LorenzoC's picture

I'll start out by saying that I'm not terribly fond of the hyper-structured scene framing that seems to be so popular these days. Witch: RtL is an extreme example of a style of game design so adamantly predictive that I'm left wonder where play is supposed to happen.

Trying to expand on that, lately I'm seeing more and more focus on play as performative action. I'm playing my character in a fairly literal, albeit lateral, meaning. As an actor playing a character on stage. Outcomes don't matter much, agency doesn't matter much (actual agency, not stuff like "only I can decide if my character dies"), what matter is that I play the character: how he feels, what he says, how he reacts. I've seen Old Way 1 and New Way bleed into each other as people dragged each other into staging an "exciting" scene or action piece where the hows outweighted the whats and whys by a long shot.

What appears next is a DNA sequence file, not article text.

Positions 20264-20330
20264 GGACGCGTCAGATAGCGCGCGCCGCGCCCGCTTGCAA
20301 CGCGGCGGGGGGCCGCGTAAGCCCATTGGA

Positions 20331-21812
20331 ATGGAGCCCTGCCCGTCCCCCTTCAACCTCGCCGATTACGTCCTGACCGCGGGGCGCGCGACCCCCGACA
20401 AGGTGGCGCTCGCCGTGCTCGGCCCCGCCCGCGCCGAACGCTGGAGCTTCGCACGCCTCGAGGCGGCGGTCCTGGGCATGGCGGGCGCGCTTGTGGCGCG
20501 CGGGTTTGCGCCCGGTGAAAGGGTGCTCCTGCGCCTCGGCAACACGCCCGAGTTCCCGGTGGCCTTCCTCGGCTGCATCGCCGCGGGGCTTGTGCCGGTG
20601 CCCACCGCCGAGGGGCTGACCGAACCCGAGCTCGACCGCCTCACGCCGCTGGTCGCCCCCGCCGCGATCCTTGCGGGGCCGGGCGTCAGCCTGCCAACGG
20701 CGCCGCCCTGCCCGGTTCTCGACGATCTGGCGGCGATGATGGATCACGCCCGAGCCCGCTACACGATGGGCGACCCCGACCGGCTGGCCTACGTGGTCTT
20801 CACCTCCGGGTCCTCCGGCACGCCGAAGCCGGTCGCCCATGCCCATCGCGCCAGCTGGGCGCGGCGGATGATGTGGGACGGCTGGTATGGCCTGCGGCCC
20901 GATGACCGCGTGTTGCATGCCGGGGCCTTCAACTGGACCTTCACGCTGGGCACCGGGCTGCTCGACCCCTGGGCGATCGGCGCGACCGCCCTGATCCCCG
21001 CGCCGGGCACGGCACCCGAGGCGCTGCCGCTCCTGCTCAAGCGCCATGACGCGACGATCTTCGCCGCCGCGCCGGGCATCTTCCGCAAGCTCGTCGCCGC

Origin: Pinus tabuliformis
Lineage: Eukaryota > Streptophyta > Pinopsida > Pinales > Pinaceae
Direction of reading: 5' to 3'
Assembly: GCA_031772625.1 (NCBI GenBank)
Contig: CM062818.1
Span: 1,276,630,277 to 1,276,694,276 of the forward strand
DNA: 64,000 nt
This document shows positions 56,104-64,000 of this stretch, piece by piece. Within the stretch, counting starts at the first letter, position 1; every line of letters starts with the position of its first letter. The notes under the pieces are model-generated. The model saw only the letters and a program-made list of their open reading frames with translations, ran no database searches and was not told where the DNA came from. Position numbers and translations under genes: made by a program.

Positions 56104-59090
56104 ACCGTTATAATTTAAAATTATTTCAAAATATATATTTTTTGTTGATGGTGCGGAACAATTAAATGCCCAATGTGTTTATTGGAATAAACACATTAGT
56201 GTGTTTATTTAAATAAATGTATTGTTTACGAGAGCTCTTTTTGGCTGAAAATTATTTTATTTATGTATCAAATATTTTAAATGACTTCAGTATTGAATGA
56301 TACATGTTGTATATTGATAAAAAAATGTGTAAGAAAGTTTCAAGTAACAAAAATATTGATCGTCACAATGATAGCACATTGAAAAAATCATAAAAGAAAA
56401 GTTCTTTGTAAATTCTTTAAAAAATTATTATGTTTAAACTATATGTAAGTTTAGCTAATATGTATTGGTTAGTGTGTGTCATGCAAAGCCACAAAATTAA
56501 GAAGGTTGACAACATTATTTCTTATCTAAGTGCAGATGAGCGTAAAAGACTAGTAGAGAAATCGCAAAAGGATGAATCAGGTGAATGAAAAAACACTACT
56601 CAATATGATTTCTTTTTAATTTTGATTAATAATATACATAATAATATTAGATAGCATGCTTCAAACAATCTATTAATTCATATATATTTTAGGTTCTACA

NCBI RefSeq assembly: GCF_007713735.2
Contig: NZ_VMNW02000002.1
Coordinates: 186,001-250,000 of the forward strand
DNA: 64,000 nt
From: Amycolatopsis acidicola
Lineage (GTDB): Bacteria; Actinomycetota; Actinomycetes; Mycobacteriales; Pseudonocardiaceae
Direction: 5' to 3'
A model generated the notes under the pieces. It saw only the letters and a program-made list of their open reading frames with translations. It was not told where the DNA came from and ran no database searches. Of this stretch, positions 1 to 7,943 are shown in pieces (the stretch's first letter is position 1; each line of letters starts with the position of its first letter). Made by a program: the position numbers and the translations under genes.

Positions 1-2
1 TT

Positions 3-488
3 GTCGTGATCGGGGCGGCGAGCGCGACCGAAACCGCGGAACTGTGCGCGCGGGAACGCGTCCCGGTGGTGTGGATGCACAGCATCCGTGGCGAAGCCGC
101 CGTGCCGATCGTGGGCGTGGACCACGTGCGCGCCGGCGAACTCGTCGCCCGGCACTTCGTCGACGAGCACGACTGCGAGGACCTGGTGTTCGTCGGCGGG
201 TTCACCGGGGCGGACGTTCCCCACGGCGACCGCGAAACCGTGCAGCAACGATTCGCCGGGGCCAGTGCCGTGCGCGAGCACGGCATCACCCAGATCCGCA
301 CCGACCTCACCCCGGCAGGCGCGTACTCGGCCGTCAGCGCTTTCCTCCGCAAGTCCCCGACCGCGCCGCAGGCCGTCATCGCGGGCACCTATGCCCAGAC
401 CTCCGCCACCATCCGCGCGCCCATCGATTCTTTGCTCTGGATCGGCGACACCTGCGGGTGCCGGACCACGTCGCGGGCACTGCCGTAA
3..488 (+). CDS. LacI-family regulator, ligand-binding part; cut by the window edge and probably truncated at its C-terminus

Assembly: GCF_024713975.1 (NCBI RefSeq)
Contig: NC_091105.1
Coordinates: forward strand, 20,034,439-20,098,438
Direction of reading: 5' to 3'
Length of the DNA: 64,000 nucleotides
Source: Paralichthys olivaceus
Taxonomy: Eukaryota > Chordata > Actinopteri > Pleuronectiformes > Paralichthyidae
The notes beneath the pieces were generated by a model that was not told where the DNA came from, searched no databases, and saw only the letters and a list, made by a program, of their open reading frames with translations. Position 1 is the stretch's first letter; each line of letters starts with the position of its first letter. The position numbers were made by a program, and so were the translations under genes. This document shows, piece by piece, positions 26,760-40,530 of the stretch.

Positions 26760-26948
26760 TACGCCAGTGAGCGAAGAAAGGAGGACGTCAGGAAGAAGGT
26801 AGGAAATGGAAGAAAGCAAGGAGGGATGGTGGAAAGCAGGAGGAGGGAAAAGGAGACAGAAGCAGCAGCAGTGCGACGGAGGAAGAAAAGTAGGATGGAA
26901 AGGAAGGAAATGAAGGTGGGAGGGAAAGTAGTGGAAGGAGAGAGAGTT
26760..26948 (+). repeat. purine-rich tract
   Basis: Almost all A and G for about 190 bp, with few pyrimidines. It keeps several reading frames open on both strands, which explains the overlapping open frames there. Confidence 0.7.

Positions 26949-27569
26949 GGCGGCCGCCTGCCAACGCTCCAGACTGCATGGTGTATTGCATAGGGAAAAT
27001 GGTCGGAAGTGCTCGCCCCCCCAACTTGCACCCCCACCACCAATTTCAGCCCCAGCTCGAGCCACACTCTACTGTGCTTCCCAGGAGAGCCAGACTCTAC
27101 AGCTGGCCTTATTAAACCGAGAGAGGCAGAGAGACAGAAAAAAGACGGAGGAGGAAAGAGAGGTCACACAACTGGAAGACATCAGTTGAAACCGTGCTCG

When you play this way, having a very rigid structure that divides play into scenes through predictable and measurable shifts and fade outs makes perfect sense. You're not really carrying over from one action to the next: it's your turn, you pick up the ball (from the ground), do your little trick, and put it back. The way "your turn" becomes valuable changes from game to game: it may be through complicated mechanical interactions between talents and equipment and spells that let you affect the countdown to scene shift really hard, or it may be through thespian performance but it's very much a solitary performance. I notice this because I often find myself suggesting (and there's game text that does too) that people start thinking about their actions before their turn is up... but isn't that a foolish request? Shouldn't every action carry a strong sense of contingency and consequence? Shouldn't I be listening before I talk? The fact that the advice often makes sense is damning. When that happens, then even inside scenes the idea that each and every action could completely change the situation - that it could change the "Why Are We Here?" - is lost.